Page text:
Sometimes everything goes wrong. No matter what you do it just doesn’t get better. Then it is time to give yourself a break because fighting against Windmills makes no sense.
God, grant me the serenity to accept the things I cannot change,
Courage to change the things I can,
And wisdom to know the difference.
The Serenity Prayer is the common name for a prayer written by the American theologian Reinhold Niebuhr (1892–1971). Niebuhr, who first wrote the prayer for a sermon at Heath Evangelical Union Church in Heath, Massachusetts, used it widely in sermons as early as 1934 and first published it in 1951 in a magazine column. The prayer spread both through Niebuhr’s sermons and church groups in the 1930s and 1940s and was later adopted and popularized by Alcoholics Anonymous and other twelve-step programs…..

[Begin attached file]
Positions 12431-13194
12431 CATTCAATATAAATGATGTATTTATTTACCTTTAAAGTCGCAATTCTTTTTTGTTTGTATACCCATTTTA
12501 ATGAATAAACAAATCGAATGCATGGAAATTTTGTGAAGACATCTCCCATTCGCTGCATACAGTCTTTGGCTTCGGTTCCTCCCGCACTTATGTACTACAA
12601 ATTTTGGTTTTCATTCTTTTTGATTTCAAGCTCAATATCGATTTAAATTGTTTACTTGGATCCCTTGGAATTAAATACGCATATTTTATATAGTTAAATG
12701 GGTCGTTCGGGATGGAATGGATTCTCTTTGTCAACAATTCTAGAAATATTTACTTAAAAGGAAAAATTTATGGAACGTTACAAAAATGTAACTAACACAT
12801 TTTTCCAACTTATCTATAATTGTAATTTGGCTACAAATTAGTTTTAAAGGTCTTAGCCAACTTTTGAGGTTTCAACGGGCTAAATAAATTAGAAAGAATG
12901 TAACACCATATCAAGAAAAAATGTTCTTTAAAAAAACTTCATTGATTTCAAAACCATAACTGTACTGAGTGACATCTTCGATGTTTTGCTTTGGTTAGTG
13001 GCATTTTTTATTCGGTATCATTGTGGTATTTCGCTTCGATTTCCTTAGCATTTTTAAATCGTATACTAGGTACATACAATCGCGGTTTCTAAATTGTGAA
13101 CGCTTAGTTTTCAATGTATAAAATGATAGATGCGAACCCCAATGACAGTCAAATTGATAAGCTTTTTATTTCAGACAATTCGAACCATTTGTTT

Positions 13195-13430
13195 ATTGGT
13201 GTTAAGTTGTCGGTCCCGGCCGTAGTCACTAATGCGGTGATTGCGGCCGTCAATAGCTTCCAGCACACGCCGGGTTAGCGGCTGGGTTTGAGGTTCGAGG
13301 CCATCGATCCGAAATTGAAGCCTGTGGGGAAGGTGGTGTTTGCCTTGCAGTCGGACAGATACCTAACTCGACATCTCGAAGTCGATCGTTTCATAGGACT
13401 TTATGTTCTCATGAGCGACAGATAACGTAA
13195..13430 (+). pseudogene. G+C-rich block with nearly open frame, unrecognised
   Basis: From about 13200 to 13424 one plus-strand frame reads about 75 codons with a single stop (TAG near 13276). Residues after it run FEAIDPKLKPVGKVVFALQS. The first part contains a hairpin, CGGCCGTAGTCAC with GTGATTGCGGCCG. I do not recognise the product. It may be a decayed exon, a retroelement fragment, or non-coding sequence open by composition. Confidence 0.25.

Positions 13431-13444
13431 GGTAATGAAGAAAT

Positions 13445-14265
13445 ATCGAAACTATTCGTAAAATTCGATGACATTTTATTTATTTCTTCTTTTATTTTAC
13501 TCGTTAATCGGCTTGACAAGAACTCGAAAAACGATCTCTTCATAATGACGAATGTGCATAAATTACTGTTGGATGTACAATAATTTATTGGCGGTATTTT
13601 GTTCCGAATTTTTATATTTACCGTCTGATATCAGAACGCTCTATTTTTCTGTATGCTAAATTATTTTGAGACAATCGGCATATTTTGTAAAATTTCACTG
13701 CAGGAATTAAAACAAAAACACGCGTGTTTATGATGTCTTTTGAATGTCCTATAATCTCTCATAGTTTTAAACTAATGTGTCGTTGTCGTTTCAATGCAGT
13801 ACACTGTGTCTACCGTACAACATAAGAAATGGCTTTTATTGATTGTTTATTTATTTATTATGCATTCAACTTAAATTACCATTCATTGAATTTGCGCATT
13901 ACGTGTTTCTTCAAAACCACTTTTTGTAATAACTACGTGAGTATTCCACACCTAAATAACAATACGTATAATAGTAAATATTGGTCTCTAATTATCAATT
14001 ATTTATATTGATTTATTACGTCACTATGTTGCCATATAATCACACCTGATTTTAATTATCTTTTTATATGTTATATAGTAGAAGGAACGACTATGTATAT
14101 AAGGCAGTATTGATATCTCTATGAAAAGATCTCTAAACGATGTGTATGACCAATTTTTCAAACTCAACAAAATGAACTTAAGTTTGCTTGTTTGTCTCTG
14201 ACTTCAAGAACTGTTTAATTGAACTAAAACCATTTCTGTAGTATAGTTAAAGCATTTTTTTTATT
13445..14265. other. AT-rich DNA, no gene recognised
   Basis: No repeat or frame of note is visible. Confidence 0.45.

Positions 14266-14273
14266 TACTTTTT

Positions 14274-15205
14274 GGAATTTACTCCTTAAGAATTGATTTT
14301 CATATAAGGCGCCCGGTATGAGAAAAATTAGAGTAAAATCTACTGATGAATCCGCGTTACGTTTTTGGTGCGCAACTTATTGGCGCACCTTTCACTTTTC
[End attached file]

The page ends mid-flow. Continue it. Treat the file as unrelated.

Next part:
Epictetus wrote: “Make the best use of what is in your power, and take the rest as it happens. Some things are up to us [eph’ hêmin] and some things are not up to us. Our opinions are up to us, and our impulses, desires, aversions—in short, whatever is our own doing. Our bodies are not up to us, nor are our possessions, our reputations, or our public offices, or, that is, whatever is not our own doing.”
If there’s a remedy when trouble strikes,
What reason is there for dejection?
And if there is no help for it,
What use is there in being glum?
The 11th-century Jewish philosopher Solomon ibn Gabirol wrote “And they said: At the head of all understanding – is realizing what is and what cannot be, and the consoling of what is not in our power to change.”
For every ailment under the sun
There is a remedy, or there is none;
If there be one, try to find it;
If there be none, never mind it.